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FIP200 deletion was found to enhance the efficacy of immune checkpoint inhibition in patients with nonresponsive breast cancer.
FIP200 deletion was found to enhance the efficacy of immune checkpoint inhibition in patients with nonresponsive breast cancer, according to results presented in Cancer Research.
Findings showed that, through the use of genetic mouse models, the disruption of autophagy function or induction of complete ablation of FIP200, revealed that autophagy function is essential in order for PyMT-driven mammary tumors to progress. Moreover, FIP200's non-canonical autophagy function causes inhibition both in T-cell recruitment and TBK1-IFN signaling axis activation. By using immunotherapy, investigators were able to disrupt FIP200's non-canonical autophagy function and elicit durable responses in immune-competent breast cancer models.
Even after having identified several predictive biomarkers to help foresee patient outcomes on immune checkpoint inhibitors—CD8+ T-cell density, PD-L1 expression, and mutational load of tumors—objective response rates (ORR) are low in patients with TNBC (20%) and a lower ORR within an unselected breast cancer cohort (4.8%). However, additional studies have been launched that are examining the depletion of autophagy-related genes and how they might increase antitumor responses through the stromal or immune compartment.
FIP200, the deletion of which investigators believed to hinder tumor growth, increase CD8+ tumor-infiltrating lymphocytes (TILs) and INF expression, and even regulate tumor immune responses. In the Cancer Research study, investigators sought to demonstrate these benefits through this study, coupled with the highlighting the effects of ablating FIP200 in combination with anti–PD-1 and anti–CTLA-4 therapies to create a superior therapeutic strategy for unresponsive breast cancers.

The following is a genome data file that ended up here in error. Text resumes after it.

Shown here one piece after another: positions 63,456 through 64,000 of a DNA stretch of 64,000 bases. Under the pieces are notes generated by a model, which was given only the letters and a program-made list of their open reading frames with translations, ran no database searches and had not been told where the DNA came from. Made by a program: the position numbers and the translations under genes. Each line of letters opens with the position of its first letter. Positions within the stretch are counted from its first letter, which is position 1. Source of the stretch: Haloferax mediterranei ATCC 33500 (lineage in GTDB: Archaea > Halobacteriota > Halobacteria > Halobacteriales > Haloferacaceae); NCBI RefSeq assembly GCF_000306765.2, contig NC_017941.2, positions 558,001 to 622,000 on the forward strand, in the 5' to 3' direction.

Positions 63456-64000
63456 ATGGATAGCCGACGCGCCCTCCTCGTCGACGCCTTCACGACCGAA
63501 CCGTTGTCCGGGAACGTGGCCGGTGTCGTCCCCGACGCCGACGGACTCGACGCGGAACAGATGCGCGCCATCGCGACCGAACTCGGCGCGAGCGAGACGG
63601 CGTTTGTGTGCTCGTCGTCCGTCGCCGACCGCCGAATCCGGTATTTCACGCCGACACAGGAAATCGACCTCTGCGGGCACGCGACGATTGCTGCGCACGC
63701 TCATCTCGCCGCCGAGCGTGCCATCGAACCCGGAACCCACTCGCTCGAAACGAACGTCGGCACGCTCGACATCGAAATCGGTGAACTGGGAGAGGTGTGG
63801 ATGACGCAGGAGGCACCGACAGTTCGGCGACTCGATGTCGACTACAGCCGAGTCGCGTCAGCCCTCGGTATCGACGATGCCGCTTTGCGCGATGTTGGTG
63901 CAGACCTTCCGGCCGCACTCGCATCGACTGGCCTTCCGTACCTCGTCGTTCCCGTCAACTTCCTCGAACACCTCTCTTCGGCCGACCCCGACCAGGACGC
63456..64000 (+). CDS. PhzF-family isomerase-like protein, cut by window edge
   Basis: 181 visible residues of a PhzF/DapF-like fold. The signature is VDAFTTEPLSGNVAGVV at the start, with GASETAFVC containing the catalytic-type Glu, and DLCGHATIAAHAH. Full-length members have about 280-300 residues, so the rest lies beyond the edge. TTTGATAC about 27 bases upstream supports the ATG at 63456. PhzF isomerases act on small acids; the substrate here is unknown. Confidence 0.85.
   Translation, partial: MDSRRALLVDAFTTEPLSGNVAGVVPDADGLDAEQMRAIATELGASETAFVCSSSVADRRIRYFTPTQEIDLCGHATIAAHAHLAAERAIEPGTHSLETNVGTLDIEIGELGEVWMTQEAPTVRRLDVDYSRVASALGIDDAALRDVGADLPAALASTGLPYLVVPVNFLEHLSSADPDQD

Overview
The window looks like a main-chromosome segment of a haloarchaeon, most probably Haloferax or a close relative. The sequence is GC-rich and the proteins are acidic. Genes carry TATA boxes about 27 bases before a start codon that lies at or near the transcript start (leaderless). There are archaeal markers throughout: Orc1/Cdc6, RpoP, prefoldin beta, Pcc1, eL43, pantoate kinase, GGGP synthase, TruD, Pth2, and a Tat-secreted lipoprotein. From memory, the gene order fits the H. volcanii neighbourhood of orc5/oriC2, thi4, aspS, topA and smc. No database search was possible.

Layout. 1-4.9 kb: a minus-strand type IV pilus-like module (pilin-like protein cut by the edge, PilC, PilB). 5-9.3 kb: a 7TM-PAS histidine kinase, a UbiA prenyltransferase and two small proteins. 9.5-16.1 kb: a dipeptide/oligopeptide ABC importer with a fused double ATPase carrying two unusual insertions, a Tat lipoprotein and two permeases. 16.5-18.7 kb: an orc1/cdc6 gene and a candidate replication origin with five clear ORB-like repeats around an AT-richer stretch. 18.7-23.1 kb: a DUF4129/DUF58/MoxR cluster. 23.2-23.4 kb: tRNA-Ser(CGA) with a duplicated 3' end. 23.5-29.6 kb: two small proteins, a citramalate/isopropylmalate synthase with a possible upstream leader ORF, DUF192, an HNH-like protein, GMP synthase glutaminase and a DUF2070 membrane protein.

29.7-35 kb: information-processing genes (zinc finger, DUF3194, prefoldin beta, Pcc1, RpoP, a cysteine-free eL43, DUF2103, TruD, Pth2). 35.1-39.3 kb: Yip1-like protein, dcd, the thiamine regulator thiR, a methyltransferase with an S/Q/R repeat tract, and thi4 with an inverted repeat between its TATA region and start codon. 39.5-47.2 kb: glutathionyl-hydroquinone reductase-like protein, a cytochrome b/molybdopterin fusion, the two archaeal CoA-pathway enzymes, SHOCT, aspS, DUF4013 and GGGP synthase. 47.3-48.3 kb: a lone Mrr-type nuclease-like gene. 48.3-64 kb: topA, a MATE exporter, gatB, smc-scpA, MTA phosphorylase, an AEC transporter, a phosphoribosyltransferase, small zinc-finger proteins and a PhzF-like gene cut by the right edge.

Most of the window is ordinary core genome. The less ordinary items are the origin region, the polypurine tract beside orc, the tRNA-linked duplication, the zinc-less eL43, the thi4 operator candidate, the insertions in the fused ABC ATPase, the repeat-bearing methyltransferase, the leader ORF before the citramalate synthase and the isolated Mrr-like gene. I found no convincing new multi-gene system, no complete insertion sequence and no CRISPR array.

Investigators tested FIP200's role in autophagy function in an in vivo setting through mammary epithelial-specific FIP200 knock-in mutant mice through the PyMT breast cancer model. cKI-MT mice were found to only express the FIP200-4A mutations from the KI allele of mammary epithelial cells, which specifically abrogate autophagy function within FIP2 by interrupting its interaction with ATG13. Investigators monitored development within these mammary tumors through physical palpation, during which cKI-MT mice were observed as having decreased tumor development compared with the littermate control group. This infers that by blocking FIP200's autophagy function, it is enough to hinder tumor formation in vivo.
Findings also indicated that prevention of autophagy function lead to inhibited growth within the mammary, in addition to hindering lung metastasis. Based on this, the investigators noted that lower incidences of metastases were not due to the reduced tumor growth, but by the act of ablating FIP200's autophagy function.
Additional tests, which took lysates from multiple primary tumors that were subsequently analyzed through Western blotting, specifically checked for FIP200 expression and autophagy in tumor cells. Through this, investigators found that FIP200 expression had reduced within the cKI-MT population, possibly due to the loss of the floxed allele. Investigators were able to further confirm autophagy blockage following FIP200 deletion after measurements of LC3-II/LC3-I were taken.
Investigators additionally theorized that by deleting FIP200m, mammary tumorigenesis would be hindered by tumor cell-intrinsic mechanisms, coupled with increased infiltration of CD8+ effector T cells. Additionally, investigators also found a loss in FIP200 autophagy function, though it was not enough to increase CD8+ TILs.
Overall, investigators found that disrupting FIP200's non-canonical autophagy function, combined with immune checkpoint inhibition, yielded a highly durable response in this patient population.